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U.S. Attorney’s office works tirelessly to investigate hate crimes

In response to the racially motivated killings recently committed in Jacksonville, my office has been working jointly with local, state and federal law enforcement partners on a federal hate crimes and domestic terrorism investigation. The work has been nonstop, with a commitment from everyone on the investigative team to conduct a comprehensive investigation, following up on each and every lead, wherever it takes us.

The investigation and prosecution of hate crimes is a top priority for my office and the U.S. Department of Justice. When the Justice Department was founded in 1870, one of its first priorities was bringing to justice white supremacists who used violence to terrorize Black Americans.

Even though we have made progress, our work continues to this day. During my tenure, the U.S. Attorney’s Office and the Civil Rights Division have successfully prosecuted several hate crime cases, including two brothers who physically assaulted a Black man while he was shopping at a store (one defendant used an axe handle in the attack). Another defendant in a separate case attempted to injure and intimidate a Black man by trying to force his car off the road (the defendant told officers that Black people need to be kept “in their areas”).

In both cases, the defendants were convicted of federal hate crimes and were sentenced to federal prison terms for their racially motivated attacks.

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In July, another defendant pleaded guilty to two federal hate crimes for attacking two Black women with a gun in Jacksonville in two separate instances. In the first attack, the defendant pointed a shotgun at the victim — a Black woman working at a gas station — and cocked it. The victim, fortunately, was able to run away.

In the second attack, the defendant directed racial slurs at a Black woman while she was sitting on her walker on a sidewalk. The defendant left, returned with a shotgun and fired. The victim, fortunately, was not hit. The defendant has pleaded guilty and is pending sentencing in federal court.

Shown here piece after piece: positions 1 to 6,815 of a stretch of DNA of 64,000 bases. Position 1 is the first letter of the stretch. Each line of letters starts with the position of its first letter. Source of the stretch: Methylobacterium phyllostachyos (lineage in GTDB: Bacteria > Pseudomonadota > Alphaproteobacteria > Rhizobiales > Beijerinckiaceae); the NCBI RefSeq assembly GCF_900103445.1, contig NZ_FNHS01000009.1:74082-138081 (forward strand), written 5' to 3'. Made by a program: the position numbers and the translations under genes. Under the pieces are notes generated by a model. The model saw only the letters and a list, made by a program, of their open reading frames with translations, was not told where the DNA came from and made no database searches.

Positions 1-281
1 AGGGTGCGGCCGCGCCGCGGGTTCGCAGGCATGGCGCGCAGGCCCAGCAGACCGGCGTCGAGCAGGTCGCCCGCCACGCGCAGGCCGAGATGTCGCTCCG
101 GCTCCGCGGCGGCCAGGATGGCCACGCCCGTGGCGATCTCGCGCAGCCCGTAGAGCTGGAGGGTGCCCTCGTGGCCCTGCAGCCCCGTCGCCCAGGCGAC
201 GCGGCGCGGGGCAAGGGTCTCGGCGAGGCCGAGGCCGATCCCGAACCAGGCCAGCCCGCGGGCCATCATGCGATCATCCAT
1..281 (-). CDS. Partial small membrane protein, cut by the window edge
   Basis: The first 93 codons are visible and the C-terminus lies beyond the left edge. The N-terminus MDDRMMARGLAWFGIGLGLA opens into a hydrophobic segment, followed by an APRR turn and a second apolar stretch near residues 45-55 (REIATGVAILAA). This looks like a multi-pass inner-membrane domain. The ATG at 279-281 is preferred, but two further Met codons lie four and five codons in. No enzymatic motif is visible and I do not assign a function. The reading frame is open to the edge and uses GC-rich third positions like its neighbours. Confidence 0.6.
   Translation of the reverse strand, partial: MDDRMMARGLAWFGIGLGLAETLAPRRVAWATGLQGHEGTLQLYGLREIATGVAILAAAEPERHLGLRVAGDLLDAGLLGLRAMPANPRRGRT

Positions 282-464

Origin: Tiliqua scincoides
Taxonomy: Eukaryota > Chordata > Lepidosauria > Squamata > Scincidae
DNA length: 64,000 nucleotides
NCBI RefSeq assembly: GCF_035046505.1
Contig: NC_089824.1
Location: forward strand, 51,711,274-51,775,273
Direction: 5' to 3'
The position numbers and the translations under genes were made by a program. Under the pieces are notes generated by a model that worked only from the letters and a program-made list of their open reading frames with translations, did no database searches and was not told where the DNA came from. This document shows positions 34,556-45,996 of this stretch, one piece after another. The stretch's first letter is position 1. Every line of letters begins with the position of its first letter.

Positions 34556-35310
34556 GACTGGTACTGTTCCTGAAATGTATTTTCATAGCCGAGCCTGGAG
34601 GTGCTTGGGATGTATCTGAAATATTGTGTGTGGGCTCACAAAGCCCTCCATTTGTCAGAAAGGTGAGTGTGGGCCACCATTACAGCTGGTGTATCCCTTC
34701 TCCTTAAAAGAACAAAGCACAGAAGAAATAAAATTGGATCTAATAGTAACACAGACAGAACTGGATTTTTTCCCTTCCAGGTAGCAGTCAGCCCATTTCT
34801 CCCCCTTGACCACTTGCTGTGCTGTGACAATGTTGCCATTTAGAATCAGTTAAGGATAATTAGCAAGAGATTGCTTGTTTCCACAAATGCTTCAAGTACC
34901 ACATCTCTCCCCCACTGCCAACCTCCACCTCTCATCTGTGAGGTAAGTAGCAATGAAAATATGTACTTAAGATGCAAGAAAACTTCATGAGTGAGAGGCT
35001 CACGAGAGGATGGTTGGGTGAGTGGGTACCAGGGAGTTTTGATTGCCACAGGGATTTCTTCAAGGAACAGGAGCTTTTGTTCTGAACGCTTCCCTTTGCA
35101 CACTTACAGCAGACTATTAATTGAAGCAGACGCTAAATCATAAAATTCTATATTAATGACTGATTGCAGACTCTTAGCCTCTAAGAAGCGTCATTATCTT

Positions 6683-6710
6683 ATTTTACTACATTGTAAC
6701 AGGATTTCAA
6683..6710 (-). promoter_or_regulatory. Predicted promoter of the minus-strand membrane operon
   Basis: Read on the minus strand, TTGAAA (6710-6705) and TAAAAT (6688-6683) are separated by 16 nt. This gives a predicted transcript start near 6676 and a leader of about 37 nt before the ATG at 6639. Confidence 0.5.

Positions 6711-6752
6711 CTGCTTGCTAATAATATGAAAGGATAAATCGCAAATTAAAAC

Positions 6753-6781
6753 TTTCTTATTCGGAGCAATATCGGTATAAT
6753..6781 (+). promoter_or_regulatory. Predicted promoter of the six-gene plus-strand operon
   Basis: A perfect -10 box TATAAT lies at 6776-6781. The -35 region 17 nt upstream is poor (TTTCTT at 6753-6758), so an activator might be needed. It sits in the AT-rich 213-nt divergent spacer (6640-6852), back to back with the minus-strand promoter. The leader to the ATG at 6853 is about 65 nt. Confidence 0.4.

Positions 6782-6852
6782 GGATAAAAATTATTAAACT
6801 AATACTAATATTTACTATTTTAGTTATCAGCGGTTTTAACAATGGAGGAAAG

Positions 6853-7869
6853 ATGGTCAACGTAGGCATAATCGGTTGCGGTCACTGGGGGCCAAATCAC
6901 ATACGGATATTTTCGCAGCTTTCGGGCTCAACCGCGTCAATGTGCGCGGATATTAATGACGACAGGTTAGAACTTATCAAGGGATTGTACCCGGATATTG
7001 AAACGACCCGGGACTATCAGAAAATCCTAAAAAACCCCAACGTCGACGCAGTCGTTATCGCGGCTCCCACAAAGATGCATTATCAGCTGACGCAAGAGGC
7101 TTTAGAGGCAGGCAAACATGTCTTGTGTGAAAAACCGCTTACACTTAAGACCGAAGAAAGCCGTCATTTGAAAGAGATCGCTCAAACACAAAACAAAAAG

But the work of my office is not limited to hate crime investigations and prosecutions. In addition, we provide support for victims of hate crimes and partner with members of the community to conduct programs designed to improve hate crime reporting.

We also coordinate with various components of the Justice Department and other agencies that provide grants and other assistance to prevent hate crimes by promoting community awareness and preparedness.

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One of our programs is called United Against Hate. Launched in 2022, it is being implemented in every U.S. Attorney’s office in the country. The goals of the program are to teach the community how to identify, report and help prevent hate crimes while building trust between law enforcement and citizens.

My office has partnered with organizations to implement this program and we are looking to expand those efforts to other organizations across the district. We have also set up a dedicated website at with information about federal resources and programs available in preventing hate crimes. The website includes information for:

  • Victims of the Jacksonville shooting on where to find resources and services;
  • Nonprofits, institutions and anyone else who is interested in information about grants and assistance to protect against hate crimes; and
  • Any organization that is interested in partnering with my office to hold a United Against Hate program.

The Justice Department has resources and expertise that can assist victims of hate crimes and that can help prevent hate crimes from occurring in the first place. I hope that anyone who is interested in learning more will visit our website, which also will include contact information for members of my office who can further assist.

My office is committed to using our resources to assist victims of hate crimes, to help members of the community in preventing such crimes, to encourage reporting and to hold accountable anyone who commits a federal hate crime.

We are united against hate.


Roger B. Handberg, U.S. attorney for the Middle District of Florida 

This guest column is the opinion of the author and does not necessarily represent the views of the Times-Union. We welcome a diversity of opinions.  

This article originally appeared on Florida Times-Union: U.S. Attorney’s office has resources to identify, prevent hate crimes